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Construction commences for Dogger Bank Wind Farms

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One of the UK’s leading civil engineering contractors puts first spade in the ground as construction kicks off for world’s largest offshore wind farm. 

Dogger Bank Wind Farms, a joint venture between SSE Renewables and Equinor, is made up of three offshore wind farm sites in the North Sea, totalling 3.6 gigawatts (GW): Creyke Beck A (1.2GW), Creyke Beck B (1.2GW) and Teesside A (1.2GW). All three sites were successful in the UK’s September 2019 Contracts for Difference (CfD) auctions.

The wind farm will make use of the world’s most powerful turbine, GE’s Haliade-X, and will be capable of generating enough renewable energy for over 4.5 million homes each year.

Jones Bros Civil Engineering, one of the UK’s leading civil engineering contractors, headquartered in Ruthin, North Wales, has been awarded the contract to install the onshore cable infrastructure for the Creyke Beck A and Creyke Beck B sites. The works will also involve completing bulk earthworks at the onshore HVDC convertor station locations in East Riding.

The onshore infrastructure includes the installation of approximately 20 miles of electrical cables within ducts. The ducts will be installed within trenches and where required via drilling under existing infrastructure and natural obstacles.

The completed onshore cable will transport the power generated by the two offshore wind farm sites, Creyke Beck A and Creyke Beck B from the landfall point at Ulrome to the new convertor stations (one per project) in the south of Beverley. The cable route will connect to the existing National Grid substation at Creyke Beck, Cottingham.

The works contract also includes vegetation clearance, preparing access junctions and construction of a temporary access road to facilitate the main works, and installation of pre- and postconstruction land drainage.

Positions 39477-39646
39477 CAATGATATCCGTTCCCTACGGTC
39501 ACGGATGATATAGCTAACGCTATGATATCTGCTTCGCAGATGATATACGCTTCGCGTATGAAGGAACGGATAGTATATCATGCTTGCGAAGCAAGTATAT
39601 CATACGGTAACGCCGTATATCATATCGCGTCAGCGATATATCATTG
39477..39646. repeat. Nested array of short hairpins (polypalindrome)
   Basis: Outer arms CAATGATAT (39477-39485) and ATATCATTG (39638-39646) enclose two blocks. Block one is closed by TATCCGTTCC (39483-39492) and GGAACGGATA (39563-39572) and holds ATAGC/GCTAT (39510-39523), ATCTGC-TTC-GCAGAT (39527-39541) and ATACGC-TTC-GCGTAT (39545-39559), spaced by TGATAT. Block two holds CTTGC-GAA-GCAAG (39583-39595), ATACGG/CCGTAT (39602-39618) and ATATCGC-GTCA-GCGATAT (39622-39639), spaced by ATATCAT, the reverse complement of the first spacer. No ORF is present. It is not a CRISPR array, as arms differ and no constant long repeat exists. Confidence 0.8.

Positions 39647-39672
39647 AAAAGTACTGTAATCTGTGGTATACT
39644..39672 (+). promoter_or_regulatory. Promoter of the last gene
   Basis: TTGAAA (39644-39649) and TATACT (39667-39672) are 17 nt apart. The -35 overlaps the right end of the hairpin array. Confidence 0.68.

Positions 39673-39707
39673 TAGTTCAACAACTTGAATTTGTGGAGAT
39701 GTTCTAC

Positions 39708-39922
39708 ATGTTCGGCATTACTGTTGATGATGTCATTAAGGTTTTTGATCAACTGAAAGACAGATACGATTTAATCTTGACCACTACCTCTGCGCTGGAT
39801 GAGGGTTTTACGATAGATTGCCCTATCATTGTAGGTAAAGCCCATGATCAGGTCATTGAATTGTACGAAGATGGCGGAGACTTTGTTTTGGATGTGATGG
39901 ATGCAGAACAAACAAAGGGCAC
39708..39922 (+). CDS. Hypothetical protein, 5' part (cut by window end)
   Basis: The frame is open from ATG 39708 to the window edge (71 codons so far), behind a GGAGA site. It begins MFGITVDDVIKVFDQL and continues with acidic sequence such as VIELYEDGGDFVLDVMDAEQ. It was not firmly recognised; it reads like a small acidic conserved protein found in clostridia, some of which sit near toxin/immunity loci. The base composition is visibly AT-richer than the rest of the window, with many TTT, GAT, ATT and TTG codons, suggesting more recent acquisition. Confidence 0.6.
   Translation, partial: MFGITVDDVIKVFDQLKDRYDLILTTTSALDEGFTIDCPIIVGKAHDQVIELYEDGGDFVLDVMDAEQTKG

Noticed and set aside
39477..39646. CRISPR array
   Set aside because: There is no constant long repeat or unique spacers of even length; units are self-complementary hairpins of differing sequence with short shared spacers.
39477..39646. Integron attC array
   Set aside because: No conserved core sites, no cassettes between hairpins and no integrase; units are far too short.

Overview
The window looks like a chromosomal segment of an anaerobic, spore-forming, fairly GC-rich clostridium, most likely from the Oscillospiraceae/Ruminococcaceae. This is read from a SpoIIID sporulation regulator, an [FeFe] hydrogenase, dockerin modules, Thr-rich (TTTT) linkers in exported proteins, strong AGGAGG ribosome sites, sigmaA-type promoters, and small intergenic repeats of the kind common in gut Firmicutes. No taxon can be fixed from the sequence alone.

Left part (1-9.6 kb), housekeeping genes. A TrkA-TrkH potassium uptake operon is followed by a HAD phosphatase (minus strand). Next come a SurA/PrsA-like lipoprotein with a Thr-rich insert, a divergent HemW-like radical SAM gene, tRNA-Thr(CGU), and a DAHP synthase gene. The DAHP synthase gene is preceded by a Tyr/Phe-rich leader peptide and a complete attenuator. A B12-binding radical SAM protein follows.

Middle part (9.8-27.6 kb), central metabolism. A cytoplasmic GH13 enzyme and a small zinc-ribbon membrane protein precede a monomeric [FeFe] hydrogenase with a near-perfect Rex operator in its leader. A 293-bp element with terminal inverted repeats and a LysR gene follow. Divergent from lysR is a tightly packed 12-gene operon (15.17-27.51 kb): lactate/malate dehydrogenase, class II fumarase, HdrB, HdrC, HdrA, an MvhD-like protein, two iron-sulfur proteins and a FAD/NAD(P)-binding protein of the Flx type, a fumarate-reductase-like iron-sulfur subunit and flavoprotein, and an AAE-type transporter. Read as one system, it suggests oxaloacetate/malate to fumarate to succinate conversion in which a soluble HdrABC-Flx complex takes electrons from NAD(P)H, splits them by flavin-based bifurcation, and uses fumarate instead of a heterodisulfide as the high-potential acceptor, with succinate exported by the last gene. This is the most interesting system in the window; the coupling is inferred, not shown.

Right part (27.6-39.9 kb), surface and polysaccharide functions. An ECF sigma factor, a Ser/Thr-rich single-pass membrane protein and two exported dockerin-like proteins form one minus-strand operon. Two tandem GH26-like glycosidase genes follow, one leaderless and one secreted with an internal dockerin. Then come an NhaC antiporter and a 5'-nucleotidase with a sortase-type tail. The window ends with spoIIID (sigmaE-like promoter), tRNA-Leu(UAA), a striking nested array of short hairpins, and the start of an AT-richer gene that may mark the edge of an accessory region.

The full works are expected to take approximately two years to complete.

Steve Wilson, Managing Director of Dogger Bank Wind Farms, said: “Getting the first spade in the ground is a significant milestone on any project, but for what will be the world’s largest offshore wind farm, this is a major moment for a project that has already been over a decade in the making.

“Dogger Bank Wind Farms will play a critical role in the UK’s effort to achieve net-zero through the use of low-carbon fuel sources and we’re incredibly pleased to work with one of the UK’s leading civil engineering contractors, Jones Bros, as we commence construction and start delivering Dogger Bank.”

Garod Evans, Jones Bros Contracts Director, said: “We have worked with SSE Renewables on major schemes previously and we are delighted to be developing our partnership through working with them and now Equinor on the onshore works for Dogger Bank Wind Farms.

“There will be up to 100 Jones Bros personnel, from management to apprentices and trainees, on site at the height of the works.

“This is a really significant project to be involved with and it’s exciting for us to play a part in delivering support to what will be the world’s biggest offshore wind farm.”

Offshore

E.ON decommissions Blyth offshore wind farm

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Britain’s first offshore wind farm reaches end of technical lifespan.

E.ON is decommissioning an offshore wind farm for the first time. Blyth’s two 2-megawatt turbines were the UK’s first offshore wind farm and have reached the end of their technical lifespan. A consortium including E.ON built the turbines off the Northumberland coast in 2000. During its operational lifetime, Blyth generated enough electricity to supply 2,000 households with renewable energy and saved 4,520 metric tons of carbon dioxide each year.

Blyth ushered in a new era of renewable technologies. As an offshore wind pioneer, E.ON used this example to lay the foundation for the future of the technology. It has undergone rapid development. Since then, E.ON alone has installed a further 600 offshore wind turbines in the seas of northern Europe.

The legacy of the first British offshore wind farm is a test area in the Blyth region for the construction, operation and maintenance of offshore wind farms. This hub for innovation at sea is a starting point which has seen the UK subsequently develop into a world leader in offshore wind.

The dismantling work will start in April and is expected to take four to six weeks. One of the turbines will be recycled and reused for spare parts within E.ON’s onshore fleet and the other will be used for training purposes by the Port of Blyth.

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Offshore

Looking through the Project Finance Market for European Offshore Wind to form a basis for Turkish Offshore Wind Project Finance Structures (2)

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Ozlem Kildir
Instructor of Energy Financing at the Sabancı University Graduate Program
for Energy Management & Technologies
Owner of Profinstance© Project Finance Advisory & Training